The city is known as a cradle of humanity. As early as 700,000 years ago, Peking Man lived in Zhoukoudian area of this city. The UNESCO designated the Peking Man Site at Zhoukoudian a World Heritage Site in 1987. It is a treasure house for human fossils, and also a research base for palaeoanthropology, prehistoric archaeology, palaeontology, stratigraphy, and petrology.
Western Zhou Dynasty (1100 – 771 BC)
Beijing is an ancient city and it's origins can be traced back more than 3,000 years ago. Its true significance came in the early years of the Western Zhou Dynasty, during which the emperor gave his feudal lords plots of land. One of these plots of land was the Yan Kingdom, with the “City of Ji” as its capital. The “City of Ji” marked the beginning of Beijing’s long history as a city.
770 - 221 BC
The Yan Kingdom expanded its empire and swallowed up much of the surrounding land. Historical records show that the City of Ji became a famous and wealthy city.
221 BC ...
After Emperor Qin Shihuang conquered his rivals and unified China in 221 BC, the City of Ji was chosen as the administrative centre of Guangyang Prefecture, one of the key prefectures in China’s first feudal empire. Beijing became a commercial centre connecting the North and the South during peacetime and a military centre during wars. In the ensuring centuries, there were numerous conflicts and changes. The city emerged as a frontier garrison, serving as a staging base for campaigns against the empire’s nomadic enemies to the north.
Liao Dynasty (AD 916 - 1125)
During the Liao Dynasty, the city became the alternate capital of the Liao Kingdom, which was founded by the Khitan people who lived in today’s northeastern China. Because Beijing was located south of the Liao homeland, it was renamed Nanjing (in Chinese “nan” means “south”).
Jin Dynasty (AD 1115 - 1234)
During the Jin Dynasty, the city was designated the capital, renamed Zhongdu (Middle Capital). This was a turning point because Beijing has been regarded as a national political and cultural center since then.
Yuan Dynasty (AD 1279 - 1368)
In the early 13th century, the Mongols led by Genghis Khan invaded the city. But it was left to Genghis’ grandson, Kublai Khan, to finally conquer all of China and establish the Yuan Dynasty. Beijing was chosen as the capital of the Yuan Dynasty and named Dadu (Great Capital), which was meticulously laid out with the same grid plan that characterizes Beijing’s central urban area today. Dadu enjoyed worldwide fame in the 13th century. Envoys and traders from Europe, Asia and Africa who paid visits to China were astounded by the splendor and magnificence of the city.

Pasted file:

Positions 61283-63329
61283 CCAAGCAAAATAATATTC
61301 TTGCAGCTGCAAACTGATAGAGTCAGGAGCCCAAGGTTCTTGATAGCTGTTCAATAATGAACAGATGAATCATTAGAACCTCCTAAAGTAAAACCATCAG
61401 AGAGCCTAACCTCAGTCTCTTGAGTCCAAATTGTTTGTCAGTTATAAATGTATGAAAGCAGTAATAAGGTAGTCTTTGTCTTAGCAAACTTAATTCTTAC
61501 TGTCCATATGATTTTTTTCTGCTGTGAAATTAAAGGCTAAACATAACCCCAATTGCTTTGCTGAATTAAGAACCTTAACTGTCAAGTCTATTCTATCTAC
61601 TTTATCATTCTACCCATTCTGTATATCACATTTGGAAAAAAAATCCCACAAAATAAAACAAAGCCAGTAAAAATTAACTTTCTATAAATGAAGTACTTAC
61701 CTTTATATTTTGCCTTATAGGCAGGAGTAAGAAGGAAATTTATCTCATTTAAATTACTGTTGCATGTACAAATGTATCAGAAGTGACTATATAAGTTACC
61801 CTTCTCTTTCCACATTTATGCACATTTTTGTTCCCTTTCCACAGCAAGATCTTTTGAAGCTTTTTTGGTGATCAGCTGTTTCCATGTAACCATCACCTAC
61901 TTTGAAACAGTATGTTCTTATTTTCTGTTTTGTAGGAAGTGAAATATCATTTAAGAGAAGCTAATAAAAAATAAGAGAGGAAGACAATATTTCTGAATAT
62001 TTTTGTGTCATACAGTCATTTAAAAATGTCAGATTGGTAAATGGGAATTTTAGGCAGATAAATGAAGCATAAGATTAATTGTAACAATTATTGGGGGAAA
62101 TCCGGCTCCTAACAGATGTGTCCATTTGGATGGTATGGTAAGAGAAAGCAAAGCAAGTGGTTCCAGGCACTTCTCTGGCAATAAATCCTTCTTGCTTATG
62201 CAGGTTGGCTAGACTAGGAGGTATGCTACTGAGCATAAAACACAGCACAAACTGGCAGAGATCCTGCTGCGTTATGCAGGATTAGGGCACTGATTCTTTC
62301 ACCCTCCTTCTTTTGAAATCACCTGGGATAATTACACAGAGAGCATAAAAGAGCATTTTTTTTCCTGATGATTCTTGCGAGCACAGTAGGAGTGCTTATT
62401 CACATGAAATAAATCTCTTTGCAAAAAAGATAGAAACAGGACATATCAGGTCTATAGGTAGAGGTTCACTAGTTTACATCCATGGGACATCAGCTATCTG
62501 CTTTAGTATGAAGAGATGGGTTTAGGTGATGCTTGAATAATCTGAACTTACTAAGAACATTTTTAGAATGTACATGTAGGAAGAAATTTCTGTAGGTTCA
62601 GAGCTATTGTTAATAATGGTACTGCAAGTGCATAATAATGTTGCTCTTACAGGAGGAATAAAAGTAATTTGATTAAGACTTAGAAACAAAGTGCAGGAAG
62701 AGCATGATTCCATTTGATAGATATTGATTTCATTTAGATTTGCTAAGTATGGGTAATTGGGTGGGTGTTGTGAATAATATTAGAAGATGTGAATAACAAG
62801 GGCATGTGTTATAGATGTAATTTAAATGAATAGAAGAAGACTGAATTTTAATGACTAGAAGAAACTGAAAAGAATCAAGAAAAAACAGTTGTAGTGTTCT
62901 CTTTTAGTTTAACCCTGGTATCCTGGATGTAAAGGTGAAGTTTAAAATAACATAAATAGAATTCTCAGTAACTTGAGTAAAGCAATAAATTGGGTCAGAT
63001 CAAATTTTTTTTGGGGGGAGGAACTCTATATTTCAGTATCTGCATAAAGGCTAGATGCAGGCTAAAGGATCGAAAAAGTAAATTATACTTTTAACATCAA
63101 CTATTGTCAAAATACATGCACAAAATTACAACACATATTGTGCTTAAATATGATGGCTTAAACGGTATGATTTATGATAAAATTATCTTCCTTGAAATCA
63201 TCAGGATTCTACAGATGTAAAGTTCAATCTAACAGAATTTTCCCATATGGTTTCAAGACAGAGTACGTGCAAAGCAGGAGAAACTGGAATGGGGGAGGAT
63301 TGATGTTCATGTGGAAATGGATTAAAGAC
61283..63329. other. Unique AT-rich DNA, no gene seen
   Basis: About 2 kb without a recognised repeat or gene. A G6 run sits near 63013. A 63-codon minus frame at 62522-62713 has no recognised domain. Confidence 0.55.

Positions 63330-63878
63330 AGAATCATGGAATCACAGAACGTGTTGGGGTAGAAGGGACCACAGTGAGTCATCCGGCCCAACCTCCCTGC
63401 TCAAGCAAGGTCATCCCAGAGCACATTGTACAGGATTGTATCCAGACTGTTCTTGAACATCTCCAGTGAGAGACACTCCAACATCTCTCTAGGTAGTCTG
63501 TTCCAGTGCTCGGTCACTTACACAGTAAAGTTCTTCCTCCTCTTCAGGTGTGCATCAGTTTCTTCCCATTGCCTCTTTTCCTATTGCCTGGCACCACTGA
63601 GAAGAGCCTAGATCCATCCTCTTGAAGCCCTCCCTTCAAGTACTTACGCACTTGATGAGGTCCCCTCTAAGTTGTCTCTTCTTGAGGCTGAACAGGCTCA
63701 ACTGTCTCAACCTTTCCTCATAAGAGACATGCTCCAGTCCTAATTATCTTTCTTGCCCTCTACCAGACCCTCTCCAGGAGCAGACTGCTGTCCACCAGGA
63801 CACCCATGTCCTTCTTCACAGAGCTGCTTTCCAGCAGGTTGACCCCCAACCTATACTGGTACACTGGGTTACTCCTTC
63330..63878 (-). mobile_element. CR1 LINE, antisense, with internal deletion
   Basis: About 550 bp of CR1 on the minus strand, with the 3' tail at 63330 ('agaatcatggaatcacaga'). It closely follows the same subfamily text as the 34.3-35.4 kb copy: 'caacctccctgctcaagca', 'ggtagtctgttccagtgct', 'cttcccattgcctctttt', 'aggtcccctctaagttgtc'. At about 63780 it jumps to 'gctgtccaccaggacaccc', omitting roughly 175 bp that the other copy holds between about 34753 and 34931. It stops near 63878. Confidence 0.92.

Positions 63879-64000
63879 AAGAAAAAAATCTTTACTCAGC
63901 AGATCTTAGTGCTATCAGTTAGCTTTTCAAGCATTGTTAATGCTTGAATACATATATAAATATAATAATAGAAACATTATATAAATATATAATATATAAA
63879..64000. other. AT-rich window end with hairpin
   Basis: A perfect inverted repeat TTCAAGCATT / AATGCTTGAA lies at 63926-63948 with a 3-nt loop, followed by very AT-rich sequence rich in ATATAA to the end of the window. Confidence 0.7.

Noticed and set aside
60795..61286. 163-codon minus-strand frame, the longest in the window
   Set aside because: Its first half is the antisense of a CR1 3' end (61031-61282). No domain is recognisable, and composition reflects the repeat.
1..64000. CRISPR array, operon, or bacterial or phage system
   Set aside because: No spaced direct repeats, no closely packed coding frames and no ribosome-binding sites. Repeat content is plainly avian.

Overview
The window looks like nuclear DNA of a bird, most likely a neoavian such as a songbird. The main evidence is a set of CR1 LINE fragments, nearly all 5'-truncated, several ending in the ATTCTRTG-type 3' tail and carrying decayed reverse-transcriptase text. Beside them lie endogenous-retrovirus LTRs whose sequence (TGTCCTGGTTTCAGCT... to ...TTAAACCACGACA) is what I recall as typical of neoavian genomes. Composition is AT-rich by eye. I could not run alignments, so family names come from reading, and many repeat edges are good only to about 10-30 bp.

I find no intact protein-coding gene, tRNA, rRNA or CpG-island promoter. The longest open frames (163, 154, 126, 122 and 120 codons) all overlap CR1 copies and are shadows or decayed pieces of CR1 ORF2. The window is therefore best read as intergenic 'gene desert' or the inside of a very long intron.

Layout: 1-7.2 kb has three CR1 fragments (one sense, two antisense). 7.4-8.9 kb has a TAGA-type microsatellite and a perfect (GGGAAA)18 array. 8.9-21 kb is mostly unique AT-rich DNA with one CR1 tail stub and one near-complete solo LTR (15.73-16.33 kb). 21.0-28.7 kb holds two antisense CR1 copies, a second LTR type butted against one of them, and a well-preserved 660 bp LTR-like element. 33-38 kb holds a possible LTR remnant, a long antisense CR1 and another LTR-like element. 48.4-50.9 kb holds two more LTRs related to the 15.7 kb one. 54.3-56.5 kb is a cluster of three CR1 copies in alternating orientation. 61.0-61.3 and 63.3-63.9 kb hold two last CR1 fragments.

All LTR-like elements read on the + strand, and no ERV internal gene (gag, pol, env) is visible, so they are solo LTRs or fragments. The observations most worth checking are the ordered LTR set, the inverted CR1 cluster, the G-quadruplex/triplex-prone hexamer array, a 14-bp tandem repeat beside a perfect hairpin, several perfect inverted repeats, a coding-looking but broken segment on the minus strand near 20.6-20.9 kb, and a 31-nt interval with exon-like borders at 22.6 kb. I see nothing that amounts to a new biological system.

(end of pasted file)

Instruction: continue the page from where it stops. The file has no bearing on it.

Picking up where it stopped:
Ming Dynasty (AD 1368 - 1644)
After the fall of the Mongol Empire in 1368, the early Ming emperors ruled from Nanjing (today’s Jiangsu Province). The Ming troops conquered Dadu and renamed “Dadu” as “Beiping” (Northern Peace). The Ming Dynasty deprived Beijing of its capital status for half a century. After taking over the throne from his nephew in 1402, Zhu Di ordered the construction of a magnificent new palace in Beijing: an enormous maze of interlinking halls, gates, and courtyard homes, known as the Forbidden City. In 1421, Emperor Yongle relocated to what was now known as the Beijing (Northern Capital). The Ming Dynasty also contributed mightily to China's grandest public works project: the Great Wall. The Ming Great Wall linked or reinforced several existing walls, especially near the capital, and traversed seemingly impassable mountains. The majority of the most spectacular stretches of the wall that can be visited near Beijing were built during the Ming Dynasty. But wall building drained Ming coffers and, in the end, failed to prevent Manchu horsemen from taking the capital and the rest of China in 1644
Qing Dynasty (AD 1644 - 1911)
After a lengthy rule, the Ming Dynasty fell into decline. In 1644, a federation of Manchurian tribes from the north, after being given free passage through the Great Wall by a dissatified general, conquered the city and established the Qing Dynasty. This foreign dynasty, inherited the Ming palaces, built their own retreats (most notably, the "old" and "new" summer palaces), and perpetuated feudalism in China for another 267 years. In its decline, the Qing proved impotent to stop humiliating foreign encroachment.
It lost the first Opium War to Great Britain in 1842 and was forced surrender Hong Kong "in perpetuity" as a result. In 1860 a combined British and French force stormed Beijing and razed the Old Summer Palace.
Chairman Mao takes the reins